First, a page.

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04 June 21

A day in the life of a Luker Chocolate biologist: Global Big Day 2021

According to the Colombian Ornithological Association, in Colombia, there are 1,954 species of birds (17.5% of the global total). Of that total, 1,539 are residents, 125 boreal migrants (migrated from the north), 15 southern migrants (from the south) and 82 are endemic (found only in the country). In other words, from Colombia’s jungles to the mountains, moors, valleys and even its cities – these are the top places in the world where the greatest diversity of birds can be found. 

“Bird watching contributes to the construction of peace between man and nature, and promotes local development. The registry of birds in a territory can reveal information on its natural history and allows Luker Chocolate to track changes in accordance with the territory’s richness and abundance over time, compared to other locations. 

“This makes it possible to make management decisions that ensure the survival of the species. Especially the rarest and most susceptible birds to changes in their environment. These decisions can then maintain the interactions and ecological processes of the organisms in the ecosystem,” explains Pablo Ovalle, Biologist of Luker Chocolate. 

 

Great World Bird Watching Day: Another contribution to sustainable cocoa

 

In 2018, The Chocolate Dream trained and equipped 20 workers with binoculars and field guides to join the Great World Birdwatching Day (GBD 2018) at El Rosario, our cocoa farm located in Necoclí – Antioquia. On this occasion, the workers recorded 97 species (6.28%) of the 1,545 species reported in Colombia at the time, 13.16% of the species reported for Antioquia, and 1.41% of the world’s birds.

In 2019, we flew higher! We exceeded the target set for GBD 2019 of 110 species observed in a single day. The team recorded a total of 132 species, which represented almost 10% (8.30%) of the birds reported in Colombia (1,591 sp) and 2% (1.93%) of the species reported across the world. 

In 2021, despite the planet still dealing with coronavirus, this did not stop us from reaching our goal of more than 100 species observed in a single day. According to e-bird.org, the GBD website, a new record number of participants was set. This year, 51,816 people in 253 countries recorded 7,258 bird species in a single day.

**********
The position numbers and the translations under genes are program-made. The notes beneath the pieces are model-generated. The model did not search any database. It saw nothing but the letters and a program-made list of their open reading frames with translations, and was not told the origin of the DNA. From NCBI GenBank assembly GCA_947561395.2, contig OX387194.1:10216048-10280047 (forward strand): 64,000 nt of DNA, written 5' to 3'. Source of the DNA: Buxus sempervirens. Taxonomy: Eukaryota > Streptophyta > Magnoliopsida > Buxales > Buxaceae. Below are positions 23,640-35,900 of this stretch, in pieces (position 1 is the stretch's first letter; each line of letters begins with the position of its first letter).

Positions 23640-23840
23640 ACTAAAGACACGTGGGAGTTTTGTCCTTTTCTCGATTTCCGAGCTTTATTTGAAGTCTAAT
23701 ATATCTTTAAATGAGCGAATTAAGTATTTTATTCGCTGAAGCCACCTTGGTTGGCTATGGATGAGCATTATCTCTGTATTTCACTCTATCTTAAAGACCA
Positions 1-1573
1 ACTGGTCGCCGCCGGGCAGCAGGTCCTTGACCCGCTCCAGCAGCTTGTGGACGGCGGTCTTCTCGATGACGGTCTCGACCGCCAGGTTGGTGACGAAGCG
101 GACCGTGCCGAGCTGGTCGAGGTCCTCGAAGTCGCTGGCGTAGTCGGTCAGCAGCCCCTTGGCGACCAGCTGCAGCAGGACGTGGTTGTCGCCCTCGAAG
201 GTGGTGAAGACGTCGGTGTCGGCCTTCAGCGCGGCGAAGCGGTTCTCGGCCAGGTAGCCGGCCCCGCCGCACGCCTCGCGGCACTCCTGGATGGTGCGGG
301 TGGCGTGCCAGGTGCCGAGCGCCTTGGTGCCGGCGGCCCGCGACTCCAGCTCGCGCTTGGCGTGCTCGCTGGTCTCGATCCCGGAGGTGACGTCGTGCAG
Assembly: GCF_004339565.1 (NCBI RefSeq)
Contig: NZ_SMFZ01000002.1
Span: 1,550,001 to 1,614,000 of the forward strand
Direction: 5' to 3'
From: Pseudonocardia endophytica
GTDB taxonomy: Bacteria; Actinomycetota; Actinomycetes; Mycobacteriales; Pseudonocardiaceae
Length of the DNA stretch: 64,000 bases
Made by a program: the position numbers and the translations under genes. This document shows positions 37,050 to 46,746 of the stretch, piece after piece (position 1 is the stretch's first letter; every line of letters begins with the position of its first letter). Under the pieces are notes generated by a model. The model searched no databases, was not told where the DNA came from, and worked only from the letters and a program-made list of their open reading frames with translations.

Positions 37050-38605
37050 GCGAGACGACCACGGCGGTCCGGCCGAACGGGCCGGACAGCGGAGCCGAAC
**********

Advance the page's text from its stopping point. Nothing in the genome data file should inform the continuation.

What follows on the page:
Peru came first in terms of the number of species sighted, with 1351 records, followed by Colombia with 1201 records, after four years of leading the ranking. The top five also included Ecuador with 1114, Brazil with 985 and Bolivia with 889; Mexico with 772 records, Venezuela with 756, Argentina with 750. Equalling to eight South American countries as part of the top 10 entries in GBD 2021.

The Chocolate Dream participants recorded 107 bird species, 8.9% of the birds recorded for Colombia on GBD 2021, and 1.47% of the birds recorded in the world on the day.

Due to the rainy season, those observing had to use online tools, such as a WhatsApp group, to share their sightings in different parts of the country.  Recording these 107 species was the result of a joint effort, with the participation of collaborators from Huila, Risaralda, Caldas, and Antioquia among others, demonstrating the great scope of The Chocolate Dream to make dreams come true in different parts of Colombia.

On the actual day of GBD, May 8th, 2021, two new bird species were recorded being located on our farm in Necoclí: (Rhynchocyclus olivaceus and Sporophila bouvronides). Thus reaching the incredible sum of 189 species in an area of 550 hectares of an agroforestry system planted with cocoa.

 

These records correspond to 2% of the bird species of our planet (9. 700 sp), 10% of the total number of birds in Colombia (1,934 sp), almost 20% of the species present in the United States (990 sp), 36% of the total number of bird species in France (520 sp), and 50% of the birds in Puerto Rico (363 sp).

Julia Ocampo, Director of Sustainability at Luker Chocolate, concludes: “The purpose of The Chocolate Dream is to improve the sustainable well-being of the communities and producers that are around our anchor crops, or in our spaces for innovation and intervention. 

“We have identified how through cocoa we can transform and improve the ecosystem: of soils, of biodiversity and at the same time, protect forests and water. Alongside this, is the added work with the communities. The conservation of fauna and flora is fundamental for Luker Chocolate. We are extremely satisfied to see how the number of individuals and bird species has increased over time.”

 

Where can I review sustainable cocoa initiatives?

 

 

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